This is a column about the University of Toledo and what the future of the university might mean to this city.
This is not the column people have been urging me to write — about the departure of UT President Lloyd Jacobs and his compensation.
That seems like a rabbit hole.
Individuals thrive who live in the present. Institutions thrive that focus on the future. The question is: “What’s next?”
The task before the UT Board of Trustees is, broadly, to lift the university to the level of national importance and quality.
More immediately, the task is to find a new president. The two goals are intertwined.
I began grown-up life as a college professor and have taught intermittently since. To me, what makes a great university is, at root, pretty simple: High standards for the students and faculty who are preeminent in their respective fields. Next, there must be a feeling of intellectual excitement, experiment, and cross pollination on the campus. Finally, there must be visionary leadership, and that’s not so simple.
College and university presidents mostly raise funds. They also govern — keep the faculty together, manage crisis, and balance the books. But great ones do a third thing: They lift. They inspire and transform the institution.
I went to the University of Pittsburgh. Many years ago it had a visionary president, Edward Litchfield, who lifted the place from a decent regional school to a near-great one by upgrading students and faculty. He hired philosophy professors, at one point, from Yale. Jonas Salk taught and assembled his polio vaccine team at Pitt.
For 25 years I covered the transformation of the University of Connecticut — from a mediocre state university in the Eastern Connecticut countryside to membership among the top 25 public universities in the country. UConn had a president named Philip Austin who rebuilt the campus and beefed up the faculty by hiring top scientists who could win federal grant money.
UT doesn’t need to build buildings. It has one of the most beautiful campuses in Ohio. And, it might surprise many Toledoans to know that UT faculty are doing cutting-edge research on climate change, on brain cancer, in astronomy, and on the future of Lake Erie.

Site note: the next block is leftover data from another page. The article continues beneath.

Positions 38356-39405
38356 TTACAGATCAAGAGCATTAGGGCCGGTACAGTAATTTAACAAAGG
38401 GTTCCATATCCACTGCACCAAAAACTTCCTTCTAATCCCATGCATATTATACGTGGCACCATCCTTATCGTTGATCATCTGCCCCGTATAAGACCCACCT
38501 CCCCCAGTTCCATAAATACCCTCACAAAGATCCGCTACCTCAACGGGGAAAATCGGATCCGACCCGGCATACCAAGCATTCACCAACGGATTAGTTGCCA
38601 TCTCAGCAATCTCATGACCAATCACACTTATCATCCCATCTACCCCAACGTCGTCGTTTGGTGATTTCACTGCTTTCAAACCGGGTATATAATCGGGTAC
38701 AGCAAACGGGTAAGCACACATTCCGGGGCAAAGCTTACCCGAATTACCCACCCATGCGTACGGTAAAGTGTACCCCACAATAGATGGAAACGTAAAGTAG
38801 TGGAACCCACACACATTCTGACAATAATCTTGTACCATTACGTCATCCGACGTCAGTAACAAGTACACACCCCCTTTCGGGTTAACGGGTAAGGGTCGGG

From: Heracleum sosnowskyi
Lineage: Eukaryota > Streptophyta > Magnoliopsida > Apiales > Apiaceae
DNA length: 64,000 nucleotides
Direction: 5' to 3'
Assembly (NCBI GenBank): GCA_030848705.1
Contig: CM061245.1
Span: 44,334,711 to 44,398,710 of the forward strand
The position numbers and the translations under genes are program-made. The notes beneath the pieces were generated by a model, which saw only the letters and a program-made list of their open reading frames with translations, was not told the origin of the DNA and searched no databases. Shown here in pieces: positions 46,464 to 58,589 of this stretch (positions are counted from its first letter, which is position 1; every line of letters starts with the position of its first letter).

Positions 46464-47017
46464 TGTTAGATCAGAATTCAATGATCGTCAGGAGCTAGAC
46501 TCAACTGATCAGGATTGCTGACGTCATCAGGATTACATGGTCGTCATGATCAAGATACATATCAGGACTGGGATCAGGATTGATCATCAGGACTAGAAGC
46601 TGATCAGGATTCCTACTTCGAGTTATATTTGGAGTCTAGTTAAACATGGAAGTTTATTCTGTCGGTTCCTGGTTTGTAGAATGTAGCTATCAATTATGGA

UT needs to get the word out about the research on its campus that is of lasting significance.
People like me need to get the word out.
UT is the most important institution for the future of the city. Others may be bigger or more visible. UT will shape our collective future.
All sorts of questions are going to be with us for the next five to 10 years: Should the law school move downtown (UConn’s is in Hartford); the future of the University of Toledo Health Science Campus, the former Medical College of Ohio, (Pitt has a great one); and how to build town-gown interaction.
But maybe the immediate task is to present UT to the world and to keep building its academics. To sell and lift.
The trustees have hired a search firm. It will be looking at pure academicians as well as eminent medical professionals. UT Board of Trustees Chairman Joseph H. Zerbey IV says, “We can’t make a mistake.” Mr. Zerbey, who is president and general manager of The Blade, adds that the trustees will take as much time as necessary, and even restart the process, if need be, to get the right person. All the applicants will be good fund-raisers and administrators. Visionaries are hard to find.
Keith C. Burris is a columnist for The Blade.
Contact him at: firstname.lastname@example.org or 419-724-6266.
Guidelines: Please keep your comments smart and civil. Don't attack other readers personally, and keep your language decent. Comments that violate these standards, or our privacy statement or visitor's agreement, are subject to being removed and commenters are subject to being banned. To post comments, you must be a registered user on toledoblade.com. To find out more, please visit the FAQ.